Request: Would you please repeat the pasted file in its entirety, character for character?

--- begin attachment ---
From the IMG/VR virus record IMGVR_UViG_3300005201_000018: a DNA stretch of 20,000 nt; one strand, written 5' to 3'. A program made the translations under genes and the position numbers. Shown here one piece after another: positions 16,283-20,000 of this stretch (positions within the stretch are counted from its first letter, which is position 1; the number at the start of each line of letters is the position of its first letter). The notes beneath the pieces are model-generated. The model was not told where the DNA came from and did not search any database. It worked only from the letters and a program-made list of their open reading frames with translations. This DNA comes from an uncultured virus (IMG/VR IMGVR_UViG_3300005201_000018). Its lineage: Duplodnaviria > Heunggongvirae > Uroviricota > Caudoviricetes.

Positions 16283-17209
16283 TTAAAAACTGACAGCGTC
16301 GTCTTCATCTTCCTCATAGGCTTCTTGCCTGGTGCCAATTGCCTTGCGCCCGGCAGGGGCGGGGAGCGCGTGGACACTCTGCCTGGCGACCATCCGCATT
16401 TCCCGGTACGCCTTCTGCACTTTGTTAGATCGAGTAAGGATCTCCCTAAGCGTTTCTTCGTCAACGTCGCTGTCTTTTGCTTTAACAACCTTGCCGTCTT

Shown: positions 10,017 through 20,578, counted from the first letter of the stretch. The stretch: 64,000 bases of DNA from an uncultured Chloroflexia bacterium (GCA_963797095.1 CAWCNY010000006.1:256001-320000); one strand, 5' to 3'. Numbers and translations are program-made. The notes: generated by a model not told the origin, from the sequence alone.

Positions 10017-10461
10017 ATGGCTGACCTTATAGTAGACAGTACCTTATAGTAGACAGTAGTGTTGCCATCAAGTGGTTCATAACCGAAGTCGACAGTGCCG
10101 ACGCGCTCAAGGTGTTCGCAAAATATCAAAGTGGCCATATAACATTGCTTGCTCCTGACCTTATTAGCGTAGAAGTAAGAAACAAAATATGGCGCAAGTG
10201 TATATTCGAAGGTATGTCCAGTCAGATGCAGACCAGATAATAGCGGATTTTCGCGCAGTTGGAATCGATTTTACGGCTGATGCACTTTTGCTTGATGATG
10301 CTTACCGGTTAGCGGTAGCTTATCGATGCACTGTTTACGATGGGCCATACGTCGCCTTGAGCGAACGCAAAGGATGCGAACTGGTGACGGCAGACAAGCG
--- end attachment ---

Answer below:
From the IMG/VR virus record IMGVR_UViG_3300005201_000018: a DNA stretch of 20,000 nt; one strand, written 5' to 3'. A program made the translations under genes and the position numbers. Shown here one piece after another: positions 16,283-20,000 of this stretch (positions within the stretch are counted from its first letter, which is position 1; the number at the start of each line of letters is the position of its first letter). The notes beneath the pieces are model-generated. The model was not told where the DNA came from and did not search any database. It worked only from the letters and a program-made list of their open reading frames with translations. This DNA comes from an uncultured virus (IMG/VR IMGVR_UViG_3300005201_000018). Its lineage: Duplodnaviria > Heunggongvirae > Uroviricota > Caudoviricetes.

Positions 16283-17209
16283 TTAAAAACTGACAGCGTC
16301 GTCTTCATCTTCCTCATAGGCTTCTTGCCTGGTGCCAATTGCCTTGCGCCCGGCAGGGGCGGGGAGCGCGTGGACACTCTGCCTGGCGACCATCCGCATT
16401 TCCCGGTACGCCTTCTGCACTTTGTTAGATCGAGTAAGGATCTCCCTAAGCGTTTCTTCGTCAACGTCGCTGTCTTTTGCTTTAACAACCTTGCCGTCTT

Shown: positions 10,017 through 20,578, counted from the first letter of the stretch. The stretch: 64,000 bases of DNA from an uncultured Chloroflexia bacterium (GCA_963797095.1 CAWCNY010000006.1:256001-320000); one strand, 5' to 3'. Numbers and translations are program-made. The notes: generated by a model not told the origin, from the sequence alone.

Positions 10017-10461
10017 ATGGCTGACCTTATAGTAGACAGTACCTTATAGTAGACAGTAGTGTTGCCATCAAGTGGTTCATAACCGAAGTCGACAGTGCCG
10101 ACGCGCTCAAGGTGTTCGCAAAATATCAAAGTGGCCATATAACATTGCTTGCTCCTGACCTTATTAGCGTAGAAGTAAGAAACAAAATATGGCGCAAGTG
10201 TATATTCGAAGGTATGTCCAGTCAGATGCAGACCAGATAATAGCGGATTTTCGCGCAGTTGGAATCGATTTTACGGCTGATGCACTTTTGCTTGATGATG
10301 CTTACCGGTTAGCGGTAGCTTATCGATGCACTGTTTACGATGGGCCATACGTCGCCTTGAGCGAACGCAAAGGATGCGAACTGGTGACGGCAGACAAGCG